Is it possible to tell whether a wine is warm or cool climate from a blind tasting? Terry Kandylis, Head Sommelier at 67 Pall Mall, gives his answer...
Esther Ho, via email, asks: When blind tasting for my studies, how can I tell if a wine is from a cool or warm climate?
Terry Kandylis, for Decanter, replies: A wine’s appearance gives you the first hint. A lighter-coloured white wine with green tinges might indicate either a cool site, a youthful wine – or both. A deeper coloured red, for example, may mean more concentration or higher sunshine hours and therefore help you identify the variety once you’ve tasted it. Is it a high-altitude, cool-climate Malbec from Mendoza? Or a valley-floor Shiraz from Barossa? High viscosity (the legs or tears that cling to the glass) can show higher alcohol content. If we follow the rule that warm-climate regions give you riper wines, with higher alcohol and lower acidity, tears/legs can show this. It’s not always the case, though, as a wine with high viscosity might just have a lot of residual sugar that has not fermented to alcohol.
The nose and palate of a wine give you more hints. For example, when underripe – or from a cooler site – Sauvignon Blanc or Cabernet Sauvignon can show a very intense herbal, pungent note of fresh-cut grass, green peppers or blackcurrant leaf. This is due to methoxypyrazines. When fully ripe, these components decrease but are still present to help you identify the variety.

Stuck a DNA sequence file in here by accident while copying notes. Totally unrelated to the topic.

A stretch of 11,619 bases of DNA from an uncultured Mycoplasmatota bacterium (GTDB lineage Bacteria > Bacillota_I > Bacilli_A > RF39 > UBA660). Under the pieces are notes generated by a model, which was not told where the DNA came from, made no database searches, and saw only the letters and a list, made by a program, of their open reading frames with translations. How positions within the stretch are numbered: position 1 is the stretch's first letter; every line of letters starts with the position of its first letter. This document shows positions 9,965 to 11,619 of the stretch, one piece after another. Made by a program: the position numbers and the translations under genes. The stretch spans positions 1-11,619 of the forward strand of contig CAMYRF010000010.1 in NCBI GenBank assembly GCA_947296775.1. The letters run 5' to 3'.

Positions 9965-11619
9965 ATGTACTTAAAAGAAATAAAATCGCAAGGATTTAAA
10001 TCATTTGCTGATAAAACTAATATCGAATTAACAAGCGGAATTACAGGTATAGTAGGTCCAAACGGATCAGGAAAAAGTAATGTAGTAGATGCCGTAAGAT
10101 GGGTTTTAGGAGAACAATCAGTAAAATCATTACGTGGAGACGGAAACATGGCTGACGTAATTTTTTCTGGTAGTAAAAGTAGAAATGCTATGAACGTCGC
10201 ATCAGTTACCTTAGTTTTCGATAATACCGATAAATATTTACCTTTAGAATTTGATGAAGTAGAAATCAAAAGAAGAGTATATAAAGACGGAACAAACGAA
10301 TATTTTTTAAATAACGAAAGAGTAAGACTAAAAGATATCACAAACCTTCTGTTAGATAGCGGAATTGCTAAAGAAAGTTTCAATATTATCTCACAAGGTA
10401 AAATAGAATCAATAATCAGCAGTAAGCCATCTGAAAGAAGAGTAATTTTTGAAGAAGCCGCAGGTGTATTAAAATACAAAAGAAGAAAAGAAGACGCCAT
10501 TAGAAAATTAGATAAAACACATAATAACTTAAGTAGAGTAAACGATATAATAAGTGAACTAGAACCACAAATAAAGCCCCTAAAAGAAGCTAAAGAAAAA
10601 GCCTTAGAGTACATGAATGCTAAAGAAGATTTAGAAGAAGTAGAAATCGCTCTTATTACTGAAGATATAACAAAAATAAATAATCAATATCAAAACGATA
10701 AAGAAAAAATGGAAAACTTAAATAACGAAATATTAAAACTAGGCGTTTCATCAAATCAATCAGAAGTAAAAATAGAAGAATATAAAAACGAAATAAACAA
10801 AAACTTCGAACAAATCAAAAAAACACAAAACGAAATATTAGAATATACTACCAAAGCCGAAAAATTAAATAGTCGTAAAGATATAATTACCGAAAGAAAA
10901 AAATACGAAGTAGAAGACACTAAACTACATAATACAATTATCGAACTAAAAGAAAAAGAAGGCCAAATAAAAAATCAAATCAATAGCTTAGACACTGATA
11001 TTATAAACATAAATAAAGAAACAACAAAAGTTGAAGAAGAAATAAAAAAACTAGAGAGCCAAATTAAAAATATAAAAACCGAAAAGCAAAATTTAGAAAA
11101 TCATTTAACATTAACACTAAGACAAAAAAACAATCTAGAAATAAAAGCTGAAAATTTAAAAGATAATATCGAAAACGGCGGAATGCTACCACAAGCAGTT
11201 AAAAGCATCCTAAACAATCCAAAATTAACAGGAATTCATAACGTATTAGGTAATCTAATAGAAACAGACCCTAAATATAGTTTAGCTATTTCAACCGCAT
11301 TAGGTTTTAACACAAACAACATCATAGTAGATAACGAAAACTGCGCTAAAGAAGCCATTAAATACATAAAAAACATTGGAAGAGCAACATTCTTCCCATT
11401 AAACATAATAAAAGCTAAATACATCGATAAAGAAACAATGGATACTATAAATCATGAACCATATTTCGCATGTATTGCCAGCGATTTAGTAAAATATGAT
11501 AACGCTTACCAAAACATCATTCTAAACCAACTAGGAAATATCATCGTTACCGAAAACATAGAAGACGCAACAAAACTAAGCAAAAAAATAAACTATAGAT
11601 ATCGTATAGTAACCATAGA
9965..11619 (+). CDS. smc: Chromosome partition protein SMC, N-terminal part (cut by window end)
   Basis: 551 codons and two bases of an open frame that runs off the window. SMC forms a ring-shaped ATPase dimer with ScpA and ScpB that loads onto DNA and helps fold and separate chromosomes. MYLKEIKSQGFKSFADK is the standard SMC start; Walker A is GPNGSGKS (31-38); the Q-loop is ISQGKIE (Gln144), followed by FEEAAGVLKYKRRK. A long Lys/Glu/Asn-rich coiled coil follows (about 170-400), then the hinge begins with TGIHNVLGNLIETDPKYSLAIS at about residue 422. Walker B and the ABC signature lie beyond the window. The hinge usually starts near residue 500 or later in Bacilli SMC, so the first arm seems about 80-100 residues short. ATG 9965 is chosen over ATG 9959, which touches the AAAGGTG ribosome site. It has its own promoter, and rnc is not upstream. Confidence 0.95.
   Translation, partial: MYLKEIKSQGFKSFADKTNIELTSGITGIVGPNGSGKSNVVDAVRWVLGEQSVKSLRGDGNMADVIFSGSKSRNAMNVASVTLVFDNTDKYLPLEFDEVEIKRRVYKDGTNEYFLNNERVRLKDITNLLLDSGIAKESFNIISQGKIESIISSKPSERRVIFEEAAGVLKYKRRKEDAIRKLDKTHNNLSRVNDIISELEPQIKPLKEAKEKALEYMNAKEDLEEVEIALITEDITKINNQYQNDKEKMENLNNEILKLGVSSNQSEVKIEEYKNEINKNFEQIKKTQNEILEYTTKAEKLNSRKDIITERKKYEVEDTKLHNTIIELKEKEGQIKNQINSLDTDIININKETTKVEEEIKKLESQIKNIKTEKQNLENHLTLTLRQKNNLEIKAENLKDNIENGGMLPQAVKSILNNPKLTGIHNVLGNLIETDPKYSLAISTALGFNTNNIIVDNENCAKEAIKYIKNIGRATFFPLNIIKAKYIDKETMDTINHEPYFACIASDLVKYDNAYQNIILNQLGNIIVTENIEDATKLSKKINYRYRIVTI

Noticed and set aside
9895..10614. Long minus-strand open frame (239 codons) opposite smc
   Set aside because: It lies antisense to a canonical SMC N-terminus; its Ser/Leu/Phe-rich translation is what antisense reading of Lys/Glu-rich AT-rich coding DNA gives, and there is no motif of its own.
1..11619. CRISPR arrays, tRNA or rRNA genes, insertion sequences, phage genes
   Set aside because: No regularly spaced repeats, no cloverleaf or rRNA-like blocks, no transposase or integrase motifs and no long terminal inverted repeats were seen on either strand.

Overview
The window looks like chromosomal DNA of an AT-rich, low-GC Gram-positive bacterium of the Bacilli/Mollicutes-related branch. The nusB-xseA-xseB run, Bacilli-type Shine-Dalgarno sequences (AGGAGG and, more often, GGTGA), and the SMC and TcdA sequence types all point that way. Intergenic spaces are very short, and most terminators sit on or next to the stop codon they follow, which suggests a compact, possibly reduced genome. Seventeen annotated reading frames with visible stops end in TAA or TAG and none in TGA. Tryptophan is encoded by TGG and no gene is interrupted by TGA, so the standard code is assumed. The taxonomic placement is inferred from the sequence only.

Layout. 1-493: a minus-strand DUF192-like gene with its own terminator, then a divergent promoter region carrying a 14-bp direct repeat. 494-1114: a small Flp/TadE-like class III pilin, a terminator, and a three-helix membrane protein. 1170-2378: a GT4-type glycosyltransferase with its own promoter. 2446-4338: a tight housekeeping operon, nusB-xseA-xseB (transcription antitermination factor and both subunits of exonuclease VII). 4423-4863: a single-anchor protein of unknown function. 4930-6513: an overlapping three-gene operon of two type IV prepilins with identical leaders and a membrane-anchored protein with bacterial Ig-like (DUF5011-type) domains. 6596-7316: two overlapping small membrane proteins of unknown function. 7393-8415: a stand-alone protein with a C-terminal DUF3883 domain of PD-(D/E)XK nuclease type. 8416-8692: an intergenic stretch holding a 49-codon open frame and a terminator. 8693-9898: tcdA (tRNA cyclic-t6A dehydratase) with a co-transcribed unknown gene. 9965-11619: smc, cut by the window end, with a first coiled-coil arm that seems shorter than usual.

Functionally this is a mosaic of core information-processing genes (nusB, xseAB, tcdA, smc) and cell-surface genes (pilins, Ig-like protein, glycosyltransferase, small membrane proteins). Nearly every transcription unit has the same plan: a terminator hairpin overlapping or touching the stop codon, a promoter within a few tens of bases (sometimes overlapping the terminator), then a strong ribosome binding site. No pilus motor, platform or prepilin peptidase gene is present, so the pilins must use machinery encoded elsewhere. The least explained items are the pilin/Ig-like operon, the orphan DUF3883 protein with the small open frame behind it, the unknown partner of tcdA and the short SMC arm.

Looking at Cabernet, wines from cool-climate Bordeaux are very different in style to those from warm-climate Napa Valley or Coonawarra. In the latter areas, the alcohol content is higher and the fruit is much riper, almost overripe by comparison – think stewed fruit; tannins are softer, less grippy in youth, and acidity likely softer and lower too. With Pinot Noir from Burgundy, you will find crunchier red fruit, more refreshing acidity and perhaps more minerality or earthy notes compared to the riper, juicier, darker fruit notes of a New World equivalent.
These are very general rules, however. With the ongoing work to identify cooler sites in the New World, and modern styles of Bordeaux reaching 15% alcohol, it’s becoming harder to differentiate them. In general, riper fruit on the nose and palate suggests more sunshine and warmer climates; conversely, think cooler sites if you taste green, tart fruit and higher acidity. Though again there are wines that break these rules – Semillon from Australia’s warm Hunter Valley is one. It has a green tinge to its appearance and little viscosity. Its aroma and flavour is herbaceous, tart and pungent yet it has about 10.5% alcohol!
So there’s no easy answer to this question, I’m afraid. It’s a case of trusting your senses, studying the characteristics of classic grape varieties and styles from both Old and New Worlds and warm and cool climates; and tasting, tasting, tasting!
Terry Kandylis is the Moët UK Sommelier of the Year and head sommelier at 67 Pall Mall.
Translated by Sylvia Wu / 吴嘉溦
All rights reserved by Future plc. No part of this publication may be reproduced, distributed or transmitted in any form or by any means without the prior written permission of Decanter.
Only Official Media Partners (see About us) of DecanterChina.com may republish part of the content from the site without prior permission under strict Terms & Conditions. Contact email@example.com to learn about how to become an Official Media Partner of DecanterChina.com.